True Story: How A Show Called “Smoker” Shifts The Narrative About Nicotine Addiction and Inspires Hope For Change
The art of story is a way to reach beyond self-protective defenses for a time, to activate imagination and emotion well enough that listeners feel and think together. This shared experience can build connections through exposing the painful realities that had been hidden by shame. And through those connections weave a genuine safety net.
The scene is a workplace wellness class for staff at a large health care organization, set in the gloomy basement training space of an administration building. This is the third class in a series of five on the topic of smoking cessation, attendance at which will reduce participants’ health insurance premium, but not necessarily their smoking habits nor general thorniness about discussions of what makes quitting so difficult. The twelve employees sit in folding chairs forming a semi-circle, most with arms crossed in quiet defiance, some scrolling through their phone, all signaling how much they would rather be anywhere but here. In the previous two classes, improv exercises eased the tension and warmed everyone up to meaningful conversations about real-life struggles. But that flow rapidly shut down once the subject of smoking was raised.
In this session, we take on the subject but with an approach unlike the lecture-heavy formats of other smoking cessation programs. For 75 minutes Bob Brader, New York-based writer, actor and monologist, performs his solo show Smoker, a true, artistic, theatrical telling about the complex emotional connections underlying his own nicotine addiction. Smoker has won awards around the world for Brader’s excellent script and acting and deals with the impact of Brader’s abusive father on his relationship with cigarettes and smoking as well as with important people in his life. Brader brings the same commitment to that dim, damp basement space as on any professional stage, playing 24 different characters — each with their own “voice” and physicality — through the course of the piece, in an artful combination of comedy with a highly-charged pain-filled narrative.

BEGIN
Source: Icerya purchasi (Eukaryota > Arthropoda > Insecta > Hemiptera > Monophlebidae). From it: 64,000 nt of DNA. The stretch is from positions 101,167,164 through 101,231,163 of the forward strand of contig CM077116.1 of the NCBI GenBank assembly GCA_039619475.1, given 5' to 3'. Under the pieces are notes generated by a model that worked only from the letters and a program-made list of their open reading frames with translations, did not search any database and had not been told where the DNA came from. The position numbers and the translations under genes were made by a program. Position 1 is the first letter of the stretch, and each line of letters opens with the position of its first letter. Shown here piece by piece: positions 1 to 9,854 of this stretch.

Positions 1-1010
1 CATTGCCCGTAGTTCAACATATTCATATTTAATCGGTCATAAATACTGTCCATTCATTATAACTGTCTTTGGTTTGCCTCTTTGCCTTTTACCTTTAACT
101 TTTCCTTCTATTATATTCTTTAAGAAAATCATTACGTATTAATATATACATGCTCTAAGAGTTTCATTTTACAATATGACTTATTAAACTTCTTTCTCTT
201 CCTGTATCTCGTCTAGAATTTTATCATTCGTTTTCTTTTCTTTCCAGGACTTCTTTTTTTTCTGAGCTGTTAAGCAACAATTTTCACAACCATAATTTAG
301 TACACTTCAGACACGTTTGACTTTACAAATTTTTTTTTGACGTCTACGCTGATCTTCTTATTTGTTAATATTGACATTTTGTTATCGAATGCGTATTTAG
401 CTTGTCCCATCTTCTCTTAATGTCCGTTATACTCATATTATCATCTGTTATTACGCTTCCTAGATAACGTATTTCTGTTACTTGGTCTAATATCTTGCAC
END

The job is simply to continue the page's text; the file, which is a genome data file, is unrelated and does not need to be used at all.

The group leans in. Their silence is now active, engaged, responsive.
Most of the participants in these workplace smoking cessation classes we offer throughout the year will say they feel judged for smoking, particularly by their doctors and other health care providers, shamed for their desire to continue smoking and criticized for their unsuccessful attempts to quit. Whether real or imagined, the perception of negative bias is a barrier to trust. The stigma of addiction complicates clear communication and disrupts human connection. Whether providers and educators involved in health care are even aware of their own bias, storytelling has the potential to reach beyond it.